Emergency prescriptions

You can only get a prescription from a provider who is licensed in the state that you are currently located in.

You can locate a provider by state, city, or zip code at https://findtreatment.gov

Occasionally a patient is unable to obtain a prescription due to non availability of their provider, or being stranded out of state, or following natural calamities like hurricanes, floods, etc.

Patients should not have an interruption in their treatment or they will suffer withdrawal symptoms, and are at a risk of relapse.

If I am available in my clinic then I will write a “one time” prescription for such patients subject to the following conditions.

  1. I do not provide emergency prescriptions to patients who are outside of Texas.
  2. And in Texas … they must be located in Dallas Fort Worth area.
  3. Prescription will be sent only to a pharmacy in Dallas Fort Worth area.
  4. I do not prescribe anything other than Suboxone, Zubsolv, or Bunavail.
  5. I will prescribe a maximum of 8mg or equivalent dose per day, or the current prescribed dose, whichever is lower.
  6. I will not prescribe any benzodiazepines (xanax, ativan, diazepam, etc.) or psychiatric medications.
  7. Emergency prescription still requires an application, medical history, and evaluation.
  8. Due to Covid-19 health emergency evaluation is done over zoom, or similar audio video platform.
  9. It is almost never a same day process. Appointments are given for the day after documentation is completed and service payment is received.

The emergency prescription is intended to cover emergencies and prevent disruption in treatment, and is limited in duration to the time it would take you to get back to your provider.

Missing an appointment is not an emergency. It is best that you contact your provider. Most providers will provide you a few days of prescription till you are followed up in the clinic.

Lost medications may be an emergency for you … but it should be replaced by your existing provider. Lost medications if replaced are only replaced for one week, and requires proof of prescription. Your prescription package is a good proof, and your state controlled substance database if accessible through state of Texas is required. Due to reasons of confidentiality sometimes it is difficult to get this information quickly from your provider or pharmacy.

I provide medications for a maximum of 30 days if patient provides proof that the patient is due for a prescription and patient’s provider is able to confirm it and does not have an objection. It is important that you follow the policy of the program you are enrolled with. Some providers will discharge you from their practice if you obtained this medication from another provider without their knowledge.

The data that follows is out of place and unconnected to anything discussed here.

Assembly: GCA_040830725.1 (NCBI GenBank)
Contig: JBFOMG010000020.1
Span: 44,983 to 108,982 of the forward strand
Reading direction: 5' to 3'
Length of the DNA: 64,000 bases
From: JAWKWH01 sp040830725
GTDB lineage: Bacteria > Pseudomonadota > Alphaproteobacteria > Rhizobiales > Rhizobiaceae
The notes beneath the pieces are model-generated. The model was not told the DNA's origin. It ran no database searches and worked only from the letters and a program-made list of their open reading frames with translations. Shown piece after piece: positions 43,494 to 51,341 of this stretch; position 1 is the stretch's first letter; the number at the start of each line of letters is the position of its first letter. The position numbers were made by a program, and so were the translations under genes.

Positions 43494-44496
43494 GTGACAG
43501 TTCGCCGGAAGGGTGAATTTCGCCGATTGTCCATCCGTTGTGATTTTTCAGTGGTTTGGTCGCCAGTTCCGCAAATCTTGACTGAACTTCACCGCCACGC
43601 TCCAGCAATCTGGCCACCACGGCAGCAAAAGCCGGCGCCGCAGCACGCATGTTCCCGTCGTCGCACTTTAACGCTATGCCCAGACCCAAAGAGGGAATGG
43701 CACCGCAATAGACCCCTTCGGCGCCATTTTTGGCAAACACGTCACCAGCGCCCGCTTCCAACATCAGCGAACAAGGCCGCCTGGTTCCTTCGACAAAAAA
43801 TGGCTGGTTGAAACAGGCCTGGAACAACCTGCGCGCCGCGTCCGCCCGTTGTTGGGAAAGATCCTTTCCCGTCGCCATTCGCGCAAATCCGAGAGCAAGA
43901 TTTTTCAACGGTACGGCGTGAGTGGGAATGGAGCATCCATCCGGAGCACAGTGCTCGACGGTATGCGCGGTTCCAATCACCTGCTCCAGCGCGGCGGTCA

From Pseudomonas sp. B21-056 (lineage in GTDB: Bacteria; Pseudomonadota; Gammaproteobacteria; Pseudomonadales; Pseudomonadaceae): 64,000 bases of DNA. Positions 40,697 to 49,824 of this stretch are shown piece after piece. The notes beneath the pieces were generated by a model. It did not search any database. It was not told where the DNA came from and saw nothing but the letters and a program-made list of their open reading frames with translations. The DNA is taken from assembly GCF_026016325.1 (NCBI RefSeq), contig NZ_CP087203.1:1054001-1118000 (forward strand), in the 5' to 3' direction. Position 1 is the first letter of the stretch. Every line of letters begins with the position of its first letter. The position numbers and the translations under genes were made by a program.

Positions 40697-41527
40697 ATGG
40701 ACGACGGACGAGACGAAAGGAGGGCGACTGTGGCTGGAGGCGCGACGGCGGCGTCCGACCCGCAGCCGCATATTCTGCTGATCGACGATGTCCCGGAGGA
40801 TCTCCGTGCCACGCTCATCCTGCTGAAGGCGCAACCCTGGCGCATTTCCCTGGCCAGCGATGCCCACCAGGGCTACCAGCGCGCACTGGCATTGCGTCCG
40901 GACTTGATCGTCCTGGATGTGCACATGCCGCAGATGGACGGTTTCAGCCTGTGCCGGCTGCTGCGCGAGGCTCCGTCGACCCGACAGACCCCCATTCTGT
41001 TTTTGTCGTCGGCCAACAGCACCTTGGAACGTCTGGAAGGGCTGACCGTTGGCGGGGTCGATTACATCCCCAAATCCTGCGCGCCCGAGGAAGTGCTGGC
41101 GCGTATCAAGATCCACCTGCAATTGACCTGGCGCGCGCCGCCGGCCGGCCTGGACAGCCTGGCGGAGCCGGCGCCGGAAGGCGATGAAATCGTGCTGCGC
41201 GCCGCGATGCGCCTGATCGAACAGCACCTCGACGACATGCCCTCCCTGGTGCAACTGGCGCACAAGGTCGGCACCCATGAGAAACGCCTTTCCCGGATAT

Emergency prescription is very rare. I have had to write these only once or twice in a year.

Examples are:

  • Patient from out of state, came for an emergency and had to prolong their stay, and the provider was unable to help them. Some pharmacies will not honor a prescription from out of state.
  • A practice has closed, and the patient has not been able to get into another practice. If the patient has waited till the last moment to look for another doctor then I am not willing to help.
  • Patient is changing doctors. Patient has an appointment, but will run out of medications before the appointment, … or the appointment has been rescheduled, or the patient could not keep the appointment for some reason.
  • I may not provide a prescription for patients who have been discharged for violation of clinic policy. Mostly these are patients who are not serious about treatment, have missed appointment without a good cause, or tested positive for opioids without voluntarily disclosing a relapse, or have not met counseling requirements, etc.


  1. You must make an appointment, present an ID, Provide your prescriber’s contact information.
  2. I will need to contact your provider. If your provider can not be contacted then you may not receive the prescription. Usually there is some one in the office to confirm the non-availability of the physician.
  3. Answer the Suboxone follow-up questionnaire, and submit to a urine drug screen, and have a brief medical examination.
  4. Present your most recent prescription container. (Must be within the last 60days)
  5. The total discounted fees payable at the time of service is $195.
  6. Prescription is provided for a maximum of 30 days.
  7. You will receive a prescription of 8mg/day or your previous prescription dose whichever is lower.
  8. You will receive a one time prescription only, and will not be enrolled in my practice.
  9. You must check with your provider first about their policy. Most providers will discharge you from their practice if you obtained a prescription elsewhere.

Always have a plan B. These medications are controlled substances. There are no refills.
Very few doctors have obtained the waiver from DEA to prescribe this, and you may not be able to enroll in another practice at a short notice.

When traveling always split and store your medications in two different places. If you lose one half you will still have the other half and you will only be half as miserable. Take that dose in the evening so that you can still get some sleep.